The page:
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With 14 state titles, Centennial volleyball is one of the top programs in any sport in the area

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The Centennial volleyball program has been a model of excellence and consistency under head coach Larry Schofield, who describes the program as "a constant striving for excellence."

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By Katie Carrera
Washington Post Staff Writer
Thursday, October 29, 2009

For as long as volleyball has been a part of her life, Liz Brown wanted to be here, on this court in Ellicott City, the Eagle mural on the wall and banners draped above the entrances. She pined to be one of the select few who get the chance to play in an orchestrated whirl of red, white and blue.

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Unlike her friends, who helped lead Brown to the sport by bringing her to matches when she was in sixth grade, she didn't have an older sister on the Centennial volleyball team. But that didn't dampen its allure. Brown was mesmerized by the fast-paced games as a middle schooler, the frantic atmosphere, the raucous crowd and, of course, the victories.

"I went to two of their state championships," recalled Brown, a junior playing her third season on the varsity. "All I could think about was how much I wanted to be out there, too, to experience it for myself. I couldn't wait to do this."

Over the past 20 years, Centennial has established itself as one of the premier volleyball programs in Maryland. The Eagles have never lost in the state finals, capturing a record 14 titles since 1989. They've also amassed 15 regional championships, 13 Howard County championships and a 379-31 record during that span.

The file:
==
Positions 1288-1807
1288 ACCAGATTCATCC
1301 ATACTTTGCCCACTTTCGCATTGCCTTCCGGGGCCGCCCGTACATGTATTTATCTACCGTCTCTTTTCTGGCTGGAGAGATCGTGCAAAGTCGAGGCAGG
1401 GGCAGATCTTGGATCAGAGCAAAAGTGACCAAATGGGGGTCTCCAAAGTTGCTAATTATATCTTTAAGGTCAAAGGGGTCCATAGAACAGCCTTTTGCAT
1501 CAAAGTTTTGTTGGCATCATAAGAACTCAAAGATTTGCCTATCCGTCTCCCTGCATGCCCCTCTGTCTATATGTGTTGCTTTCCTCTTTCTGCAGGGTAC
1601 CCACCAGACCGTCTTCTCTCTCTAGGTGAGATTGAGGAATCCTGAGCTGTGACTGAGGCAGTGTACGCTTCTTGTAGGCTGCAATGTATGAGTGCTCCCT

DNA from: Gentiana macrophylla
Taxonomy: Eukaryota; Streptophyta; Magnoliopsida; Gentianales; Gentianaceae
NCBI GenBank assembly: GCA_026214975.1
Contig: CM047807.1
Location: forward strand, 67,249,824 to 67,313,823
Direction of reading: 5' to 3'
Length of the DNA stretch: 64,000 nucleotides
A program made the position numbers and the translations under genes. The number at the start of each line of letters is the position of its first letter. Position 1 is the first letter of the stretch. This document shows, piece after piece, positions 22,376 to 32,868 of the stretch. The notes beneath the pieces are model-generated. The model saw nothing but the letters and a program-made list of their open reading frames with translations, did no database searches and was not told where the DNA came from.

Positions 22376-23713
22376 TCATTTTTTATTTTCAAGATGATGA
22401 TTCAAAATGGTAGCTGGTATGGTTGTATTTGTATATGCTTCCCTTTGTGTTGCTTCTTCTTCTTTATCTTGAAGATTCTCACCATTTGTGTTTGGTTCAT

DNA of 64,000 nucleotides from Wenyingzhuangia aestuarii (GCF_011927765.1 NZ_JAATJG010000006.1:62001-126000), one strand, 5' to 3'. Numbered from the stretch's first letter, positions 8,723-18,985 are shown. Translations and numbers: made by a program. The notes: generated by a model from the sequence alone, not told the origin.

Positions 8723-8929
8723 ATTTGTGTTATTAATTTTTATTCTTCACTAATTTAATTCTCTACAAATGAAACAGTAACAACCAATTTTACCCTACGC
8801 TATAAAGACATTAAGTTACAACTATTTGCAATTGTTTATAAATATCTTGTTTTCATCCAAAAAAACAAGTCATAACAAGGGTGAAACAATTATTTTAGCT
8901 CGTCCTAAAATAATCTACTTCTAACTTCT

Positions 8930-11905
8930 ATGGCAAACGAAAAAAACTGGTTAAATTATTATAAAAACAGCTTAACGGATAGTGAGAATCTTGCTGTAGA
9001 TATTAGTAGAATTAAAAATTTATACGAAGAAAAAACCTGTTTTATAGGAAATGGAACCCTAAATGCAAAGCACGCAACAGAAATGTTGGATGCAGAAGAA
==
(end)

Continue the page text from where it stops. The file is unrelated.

Winning has bred a culture all its own. Most of the girls in Centennial's program -- regardless of whether they're on varsity, junior varsity or the freshman team -- play club volleyball when the high school season ends. The extra commitment isn't required, but they know it's the best way to improve. And improvement allows them to build upon the expectations that come with being part of the Eagles' lineage.

"With a lot of sports it's okay if you're just all right, but Centennial volleyball has a name and an expectation attached to it," Brown said. "Everybody respects it. I think it makes us all push to be a little bit better because we know who we're playing for. I like it. I like the pressure, you know you have to live up to something great."

* * *

Players suspected it would be an intense day of practice when they walked into the gym one Tuesday last month. Three days earlier, Centennial had fallen in a best-of-three match at the prestigious Bulldog Invitational in Ridgely, Md., to Baltimore County private school Mount de Sales. It was the Eagles' first loss since 2007.

More worrisome than defeat, though, was the Eagles' inability to stay focused on defense.

For more than a half-hour, Coach Larry Schofield stood atop a wooden box on one side of the net, pounding rapid-fire, sharp-angled shots -- known as "kills" -- down toward members of the team. Their lone task: to dig each ball he launched at them and make sure they resulted in playable passes.

These drills came after Schofield screened the motivational film "Even Eagles Need a Push" for the team, reminding them that their namesake will push chicks out of the nest to teach them to fly. The defensive clinic was a push, not punishment.

"What's tough is you have to help foster that Centennial attitude, that pride," said Schofield, an algebra and geometry teacher at the school. "They have to want this for themselves, they have to set goals and decide what is or isn't acceptable of a Centennial team."


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